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Renée Graham

The NFL shuns Kaepernick’s protest, but has no problem with domestic assault

Colin Kaepernick and Nessa attended the 2017 Time 100 Gala at Jazz at Lincoln Center last month. ANGELA WEISS/AFP/Getty Images

If Colin Kaepernick had assaulted a woman instead of protesting against racial injustice, he might still have a job in the NFL.

As a quarterback for the San Francisco 49ers, Kaepernick almost led his team to an epic comeback Super Bowl victory in 2013. He is a 29-year-old, six-year veteran free agent who — despite slipping some in the past two seasons — has a solid arm and can also reliably run the ball. Oh, and did I mention he was recently named as one of Time’s 100 Most Influential People?

Why Kaepernick received that honor is the same reason why he’s been waiting this entire off-season for any of the league’s 32 football teams to sign him. Last season, he famously refused to stand during the playing of the national anthem — an act of silent dissent against racism and police violence.


Though some other athletes joined Kaepernick’s protest, condemnation came quickly. A police union threatened to pull security details from games, and then-GOP nominee Donald Trump said that Kaepernick should “find a country that works better for him.” Former fans burned his jersey.

Now, the NFL is burning his career.

Meanwhile, a handful of players who have committed or been accused of violence against women were selected in the recent NFL draft.

Some who expected to go higher dropped into lower spots or rounds, but each player still heard his name called by a team that places star potential above all else. If a troubled player is talented enough on the field, his selection is all but guaranteed.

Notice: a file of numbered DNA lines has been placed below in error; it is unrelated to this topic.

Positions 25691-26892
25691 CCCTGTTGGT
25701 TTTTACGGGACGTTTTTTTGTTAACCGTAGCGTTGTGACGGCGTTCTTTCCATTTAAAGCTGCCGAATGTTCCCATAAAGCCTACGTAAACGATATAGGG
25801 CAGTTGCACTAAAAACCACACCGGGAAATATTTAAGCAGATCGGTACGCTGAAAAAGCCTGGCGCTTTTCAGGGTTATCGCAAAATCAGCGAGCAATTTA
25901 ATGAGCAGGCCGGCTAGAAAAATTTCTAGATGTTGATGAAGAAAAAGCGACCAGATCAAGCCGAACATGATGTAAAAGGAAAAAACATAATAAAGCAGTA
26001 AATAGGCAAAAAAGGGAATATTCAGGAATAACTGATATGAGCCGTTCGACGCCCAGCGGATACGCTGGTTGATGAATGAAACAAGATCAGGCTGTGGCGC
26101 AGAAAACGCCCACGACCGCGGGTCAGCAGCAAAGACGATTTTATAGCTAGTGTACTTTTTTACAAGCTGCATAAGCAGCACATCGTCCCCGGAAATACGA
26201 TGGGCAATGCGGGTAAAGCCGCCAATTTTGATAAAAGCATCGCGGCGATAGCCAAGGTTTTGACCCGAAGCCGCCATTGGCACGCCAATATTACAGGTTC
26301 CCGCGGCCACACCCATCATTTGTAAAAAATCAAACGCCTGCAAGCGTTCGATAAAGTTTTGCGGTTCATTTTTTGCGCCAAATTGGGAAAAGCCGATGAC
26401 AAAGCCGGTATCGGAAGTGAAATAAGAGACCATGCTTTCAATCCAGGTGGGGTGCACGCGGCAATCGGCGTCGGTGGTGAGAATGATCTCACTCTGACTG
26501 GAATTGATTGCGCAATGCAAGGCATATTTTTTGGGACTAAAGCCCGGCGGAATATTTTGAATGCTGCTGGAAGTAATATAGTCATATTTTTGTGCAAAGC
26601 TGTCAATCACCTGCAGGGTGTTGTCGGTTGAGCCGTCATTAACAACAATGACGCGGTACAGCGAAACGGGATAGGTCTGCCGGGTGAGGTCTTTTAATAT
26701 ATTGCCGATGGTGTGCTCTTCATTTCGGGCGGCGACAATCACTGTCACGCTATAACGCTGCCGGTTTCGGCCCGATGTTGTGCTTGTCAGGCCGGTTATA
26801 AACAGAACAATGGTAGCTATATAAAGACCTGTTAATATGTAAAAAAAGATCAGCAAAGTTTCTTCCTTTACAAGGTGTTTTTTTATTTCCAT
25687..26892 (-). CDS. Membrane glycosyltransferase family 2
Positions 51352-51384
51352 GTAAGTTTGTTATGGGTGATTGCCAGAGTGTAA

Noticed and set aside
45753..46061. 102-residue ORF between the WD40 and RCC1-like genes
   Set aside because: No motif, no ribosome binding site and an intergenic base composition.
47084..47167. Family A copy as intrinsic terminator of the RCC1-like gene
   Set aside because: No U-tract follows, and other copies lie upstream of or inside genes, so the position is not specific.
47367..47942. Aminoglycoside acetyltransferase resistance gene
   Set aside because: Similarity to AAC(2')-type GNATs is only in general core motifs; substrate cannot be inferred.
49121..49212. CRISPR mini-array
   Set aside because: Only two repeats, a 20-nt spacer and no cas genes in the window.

Joe Mixon, a University of Oklahoma running back selected by the Cincinnati Bengals, was caught on video punching a woman in the face; now a local Cincinnati TV station is urging fans to boycott home games. Oklahoma’s Dede Westbrook, drafted by the Jacksonville Jaguars, was twice arrested (but not convicted) for assaulting the mother of his children. The Cleveland Browns chose Florida’s Caleb Brantley, who was charged in April with misdemeanor battery for knocking a woman unconscious.


And that’s just a sampling of the rogues’ gallery that could be on NFL rosters come fall.

None of this is new. In 2014, NFL commissioner Roger Goodell was vilified for giving a measly two-game suspension to then-Baltimore Ravens running back Ray Rice for assaulting his girlfriend, now his wife, in an elevator. Only after sickening video of the incident went public months later, did Goodell indefinitely suspend Rice from the league. And he couldn’t even make that stick. A judge later overturned Rice’s suspension.

Every October, the NFL makes a big deal out of marking Breast Cancer Awareness Month. What you’ll never see is a similar recognition for that month’s other women-focused designation. October is also Domestic Violence Awareness Month, but there won’t be purple headbands or gloves on players, no PSAs on the Jumbotron about how domestic violence affects us all, not just victims.

The league can’t sincerely denounce violence against women when, on any given Sunday, there’s likely a player on the field who has committed such an act. In letting the league select players with arrest records, Goodell is culpable in fostering a climate of indifference toward women’s safety, proving such violence isn’t a deal breaker in the NFL.

Kaepernick now says he won’t continue his pre-game protest. While awaiting a call that may never come from an NFL team, he’s been focusing on his charity work. He recently donated two large boxes of his custom-made designer suits to 100 Suits, an organization providing free business wear to former gang members, the homeless, parolees, and domestic violence survivors searching for jobs.


When Kaepernick was selected to the Time 100, his former coach, Jim Harbaugh, wrote, “I also applaud Colin for the courage he has demonstrated in exercising his guaranteed right of free speech.” Now at the University of Michigan, Harbaugh has also been complimentary toward Jourdan Lewis, another of his former players. “One of the finest guys we have on the team. Football character and off-the-field character,” he said.

The Dallas Cowboys drafted Lewis, even though he has a trial date on a misdemeanor domestic violence charges on July 24, the same day as the team’s first training-camp practice. Yet it’s Kaepernick whom owners continue to shun. Somehow, they think he would be a bigger distraction.

Renée Graham is a Globe columnist. Follow her on Twitter @reneeygraham.